With what a heavy heart I write this, for I am well accustomed to worldly shepherds letting in wolves, but now the shepherd I once saw as the greatest living Bishop has greatly disappointed me. I wish I could chalk this up to differing tastes in film, but I know there is a far deeper problem here. Many if not most readers of this post will think I am over-reacting – and they may be right. I hope they are right. But even if they are; write this I must — for too much is potentially at stake.
Despite feeling a great hesitancy to watch “Calvary” (which I now know was simply God’s voice), I just decided to do so with my wife, largely on the encouragement of an extremely positive review of it by Archbishop Charles Chaput; the Bishop alluded to in the previous paragraph.
Dear friends, if you came across a platter piled high with a mixture of manure and rat poison, nevertheless interspersed with sprinkles and topped with a cherry, would you devour it? Would you deem this a great feast, and indeed invite your friends in to partake?
This is precisely what Archbishop Chaput, and all the other big Catholic names who positively reviewed this movie, have done. And I write this post because what we have here is no mere isolated event; rather, this is the fundamental problem with so much cinema erroneously lauded by Christians. First, allow me to summarize this particular movie for you – because trust me, you should not watch it.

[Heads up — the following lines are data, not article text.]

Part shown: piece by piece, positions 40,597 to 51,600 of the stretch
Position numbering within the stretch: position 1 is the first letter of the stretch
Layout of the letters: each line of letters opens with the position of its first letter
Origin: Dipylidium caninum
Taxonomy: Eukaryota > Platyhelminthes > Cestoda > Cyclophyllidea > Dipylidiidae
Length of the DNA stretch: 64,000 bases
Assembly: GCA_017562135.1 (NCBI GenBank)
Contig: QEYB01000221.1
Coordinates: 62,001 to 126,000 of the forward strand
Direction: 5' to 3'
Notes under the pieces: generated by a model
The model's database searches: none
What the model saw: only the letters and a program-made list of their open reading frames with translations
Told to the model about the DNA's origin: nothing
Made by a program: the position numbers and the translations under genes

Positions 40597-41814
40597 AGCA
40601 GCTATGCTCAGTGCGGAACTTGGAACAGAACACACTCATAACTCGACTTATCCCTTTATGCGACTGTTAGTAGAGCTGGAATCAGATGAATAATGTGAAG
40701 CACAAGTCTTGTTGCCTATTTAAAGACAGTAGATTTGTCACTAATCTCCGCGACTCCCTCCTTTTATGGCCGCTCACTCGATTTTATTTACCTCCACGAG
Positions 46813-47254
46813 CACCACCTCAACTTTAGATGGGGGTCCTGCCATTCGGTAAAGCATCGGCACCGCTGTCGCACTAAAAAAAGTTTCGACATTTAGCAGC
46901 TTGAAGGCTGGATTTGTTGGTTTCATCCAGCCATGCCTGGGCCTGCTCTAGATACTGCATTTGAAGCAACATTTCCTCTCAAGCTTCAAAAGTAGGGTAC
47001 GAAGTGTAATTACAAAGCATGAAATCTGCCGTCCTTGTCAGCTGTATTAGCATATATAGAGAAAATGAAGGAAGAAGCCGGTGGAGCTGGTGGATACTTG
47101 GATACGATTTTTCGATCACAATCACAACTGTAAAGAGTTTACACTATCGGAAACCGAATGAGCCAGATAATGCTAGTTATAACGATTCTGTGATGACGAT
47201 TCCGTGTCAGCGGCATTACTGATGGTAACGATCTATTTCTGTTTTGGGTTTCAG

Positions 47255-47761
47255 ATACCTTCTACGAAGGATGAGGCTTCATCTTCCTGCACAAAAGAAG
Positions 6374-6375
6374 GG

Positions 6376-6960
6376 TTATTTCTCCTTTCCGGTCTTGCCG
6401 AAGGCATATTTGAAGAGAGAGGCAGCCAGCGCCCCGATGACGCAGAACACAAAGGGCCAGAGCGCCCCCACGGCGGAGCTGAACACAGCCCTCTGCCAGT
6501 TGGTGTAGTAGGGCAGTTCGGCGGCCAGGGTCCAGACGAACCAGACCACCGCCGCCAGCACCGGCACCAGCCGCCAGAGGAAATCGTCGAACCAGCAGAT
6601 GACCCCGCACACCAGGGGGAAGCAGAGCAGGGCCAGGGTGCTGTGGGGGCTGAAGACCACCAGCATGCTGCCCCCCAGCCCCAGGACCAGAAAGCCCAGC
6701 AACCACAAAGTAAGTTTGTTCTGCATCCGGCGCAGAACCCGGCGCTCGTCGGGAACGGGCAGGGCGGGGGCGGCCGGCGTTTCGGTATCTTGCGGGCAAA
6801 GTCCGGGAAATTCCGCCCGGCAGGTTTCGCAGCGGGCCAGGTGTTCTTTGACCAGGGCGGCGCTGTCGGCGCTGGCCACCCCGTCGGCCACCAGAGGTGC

- A man tells an innocent priest, Fr. James, in the confessional that he will kill him in one week as vengeance for the abuse crisis. (The remainder of the movie is a cacophony of hideousness that transpires in this week among miscellaneous other parishioners.)
- Next, there is a conversation in which the two priests flippantly break the seal of the confessional as if we, the audience, are supposed to find this funny. (Later in the movie both of these priests also take the Lord’s Name in vain).
- Fr. James goes about his duties throughout the week, visiting parishioners and addressing various issues they are involved in. In each, there is incredibly sinful behavior happening, and Fr. James rarely does anything but squint and look serious. There are a few morsels of wisdom he dispenses, yes – that I certainly concede. But there are also instances where he either blatantly sins by omission, or even goes so far as to condone or cooperate with evil. In one case, he advises a young man — who comes to him complaining of sexual frustration — to go move to a city where it is easier to find women with loose morals. In another he refuses to be merciful to a convicted murderer. In another he agrees to get a gun for an old man who wants one in case he wants to kill himself.
- Interspersed with his parishioner visits are long walks and talks with his grown daughter (he is a widower), whom we are supposed to find very cute. These scenes drag on and accomplish nothing but the reiteration of tired movie cliches.
In one scene he dances with her at a bar after she does cocaine(edit: I mis-heard this line — the reference was to her using cocaine “a long time ago.” Nevertheless even that helps illustrate the utterly flippant and casual attitude this movie takes to grave sin.)